• T. Soderstrom and P. Stoica, System Identification, Englewood Cliffs, Prentice-Hall, 1998.  
  • Oran E Brigham , The Fast Fourier Transform, Addison Wesley 
  • Pintelon and Schoukens, System Identification. A frequency domain approach. IEEE press, John Wiley, 2012.  
  • Schoukens, Pintelon, and Rolain.  Mastering system identification in 100 Exercises. IEEE press, John Wiley, 2012. 
  • Morrisson , Solving interference problems in electronics, Wiley
Additional info

Prior knowledge 

  • A basic knowledge of statistics is needed 
  • A basic knowledge of signals and systems theory is needed. Mainly, the Discrete and Continuous Fourier Transforms, the impulse response functions, and transfer functions are to be understood 
  • Measurements of Frequency response functions are understood and can be performed in practice 
  • A basic knowledge in system identification or in data-driven modelling is expected
Learning Outcomes

Algemene competenties

To successfully complete the course, you are expected to master theoretic concepts. 

  • Understand the derivation of the discussed recursive algorithms, and the influence of the associated tuneable parameters
  • Understand the concepts of Bayesian estimators, including the formulation of the prior knowledge and the a posteriori estimate in the case of a Gaussian prior.
  • Understand the formulation of prior knowledge, specific for the gaussian process regression of transfer functions of linear time invariant systems
  • Understand and explain the appearance of time-varying behaviour in engineering applications.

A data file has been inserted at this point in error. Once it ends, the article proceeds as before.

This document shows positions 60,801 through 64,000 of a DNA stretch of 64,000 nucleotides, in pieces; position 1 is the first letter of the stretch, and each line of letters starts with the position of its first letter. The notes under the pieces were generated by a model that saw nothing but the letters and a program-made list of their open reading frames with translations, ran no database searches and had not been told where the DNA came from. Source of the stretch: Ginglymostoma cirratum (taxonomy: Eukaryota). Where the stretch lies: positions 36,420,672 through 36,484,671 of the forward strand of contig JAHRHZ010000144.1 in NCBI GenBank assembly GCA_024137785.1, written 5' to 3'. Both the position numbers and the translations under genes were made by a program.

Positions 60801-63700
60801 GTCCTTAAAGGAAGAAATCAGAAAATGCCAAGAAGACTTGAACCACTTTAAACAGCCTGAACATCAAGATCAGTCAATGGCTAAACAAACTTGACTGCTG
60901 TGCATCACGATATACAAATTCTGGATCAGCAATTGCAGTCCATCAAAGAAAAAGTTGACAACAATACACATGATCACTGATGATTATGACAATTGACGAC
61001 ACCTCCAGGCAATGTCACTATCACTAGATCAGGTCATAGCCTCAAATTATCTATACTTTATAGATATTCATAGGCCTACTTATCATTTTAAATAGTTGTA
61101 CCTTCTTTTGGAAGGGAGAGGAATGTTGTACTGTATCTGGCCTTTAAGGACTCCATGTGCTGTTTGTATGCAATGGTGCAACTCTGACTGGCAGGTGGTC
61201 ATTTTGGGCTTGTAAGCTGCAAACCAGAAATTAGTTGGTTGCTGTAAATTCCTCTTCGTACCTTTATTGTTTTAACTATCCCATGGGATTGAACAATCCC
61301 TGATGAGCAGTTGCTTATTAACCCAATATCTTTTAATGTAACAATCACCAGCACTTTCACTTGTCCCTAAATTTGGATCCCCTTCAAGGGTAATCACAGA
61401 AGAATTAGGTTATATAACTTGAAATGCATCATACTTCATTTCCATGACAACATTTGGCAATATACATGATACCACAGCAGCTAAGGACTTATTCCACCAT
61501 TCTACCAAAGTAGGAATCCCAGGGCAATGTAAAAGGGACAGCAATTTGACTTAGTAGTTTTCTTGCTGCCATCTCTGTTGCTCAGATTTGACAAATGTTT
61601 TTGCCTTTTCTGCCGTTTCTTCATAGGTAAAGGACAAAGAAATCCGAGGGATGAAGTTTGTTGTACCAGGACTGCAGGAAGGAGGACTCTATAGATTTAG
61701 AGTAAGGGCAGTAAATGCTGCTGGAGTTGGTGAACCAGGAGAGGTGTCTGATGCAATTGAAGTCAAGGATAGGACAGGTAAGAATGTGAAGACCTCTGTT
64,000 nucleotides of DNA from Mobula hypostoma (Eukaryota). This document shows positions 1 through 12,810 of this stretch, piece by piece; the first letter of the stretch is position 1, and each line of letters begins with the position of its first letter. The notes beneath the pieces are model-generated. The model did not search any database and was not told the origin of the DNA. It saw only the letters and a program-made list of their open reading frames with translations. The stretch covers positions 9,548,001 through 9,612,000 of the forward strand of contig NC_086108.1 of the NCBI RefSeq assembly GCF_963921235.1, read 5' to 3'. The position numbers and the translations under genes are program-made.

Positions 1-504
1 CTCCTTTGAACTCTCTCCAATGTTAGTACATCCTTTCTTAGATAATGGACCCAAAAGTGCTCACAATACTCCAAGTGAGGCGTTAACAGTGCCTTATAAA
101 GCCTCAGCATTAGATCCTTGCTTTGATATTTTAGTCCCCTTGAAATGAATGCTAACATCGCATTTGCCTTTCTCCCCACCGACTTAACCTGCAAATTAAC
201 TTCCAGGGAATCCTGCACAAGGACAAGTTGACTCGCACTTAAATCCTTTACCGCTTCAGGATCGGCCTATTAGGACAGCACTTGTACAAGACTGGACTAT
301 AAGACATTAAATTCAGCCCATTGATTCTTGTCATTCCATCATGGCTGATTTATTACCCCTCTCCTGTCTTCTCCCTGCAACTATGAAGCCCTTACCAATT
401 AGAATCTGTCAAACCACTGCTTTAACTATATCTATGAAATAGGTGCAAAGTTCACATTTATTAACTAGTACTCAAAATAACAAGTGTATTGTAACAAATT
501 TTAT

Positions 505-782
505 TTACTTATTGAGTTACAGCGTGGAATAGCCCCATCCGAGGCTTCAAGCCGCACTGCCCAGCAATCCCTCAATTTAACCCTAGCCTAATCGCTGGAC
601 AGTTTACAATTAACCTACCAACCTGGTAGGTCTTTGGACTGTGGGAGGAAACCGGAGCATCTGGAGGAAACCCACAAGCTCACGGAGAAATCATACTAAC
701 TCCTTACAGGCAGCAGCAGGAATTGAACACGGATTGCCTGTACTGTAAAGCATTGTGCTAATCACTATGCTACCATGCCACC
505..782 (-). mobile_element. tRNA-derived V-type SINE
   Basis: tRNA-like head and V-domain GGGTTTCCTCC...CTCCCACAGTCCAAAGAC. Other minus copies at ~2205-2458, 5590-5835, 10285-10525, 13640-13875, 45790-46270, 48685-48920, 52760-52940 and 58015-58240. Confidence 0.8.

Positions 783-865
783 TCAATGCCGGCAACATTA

• Understand, explain and interpret analogue (high-frequency) spectral measurements

Since for an engineer practical application of the material is crucial, you are also expected to 

  • Construct a recursive estimator for a linear regression model
  • Construct a state-space model for a given simple physical system
  • Construct a Kalman filter for a given state-space model to predict and estimate the states of a system, based on measurements.
  • Independently design and realize a spectral measurement on the hardware platform provided in the labs 
  • Apply the detection and quantification tools for time variations 
  • Implement the non-parametric estimator of the time-varying transfer function
  • Relate practical hardware settings and choices to the theoretic developed concepts 

Factors that determine the judgement 

  • You are critical with respect to your explanations and results 
  • You solve simple, practical problems that are in direct relation to the course 
  • You fluently understand the hypotheses used in the theory and can indicate their importance. 
  • You show some practical measurement experience 
  • You express yourself in a clear, structured way, both in oral and written communication 

This course contributes to the following programme outcomes of the Master in Electronics and Information Technology Engineering:

The Master in Engineering Sciences has in-depth knowledge and understanding of

1. exact sciences with the specificity of their application to engineering
3. the advanced methods and theories to schematize and model complex problems or processes

The Master in Engineering Sciences can

4. reformulate complex engineering problems in order to solve them (simplifying assumptions, reducing complexity)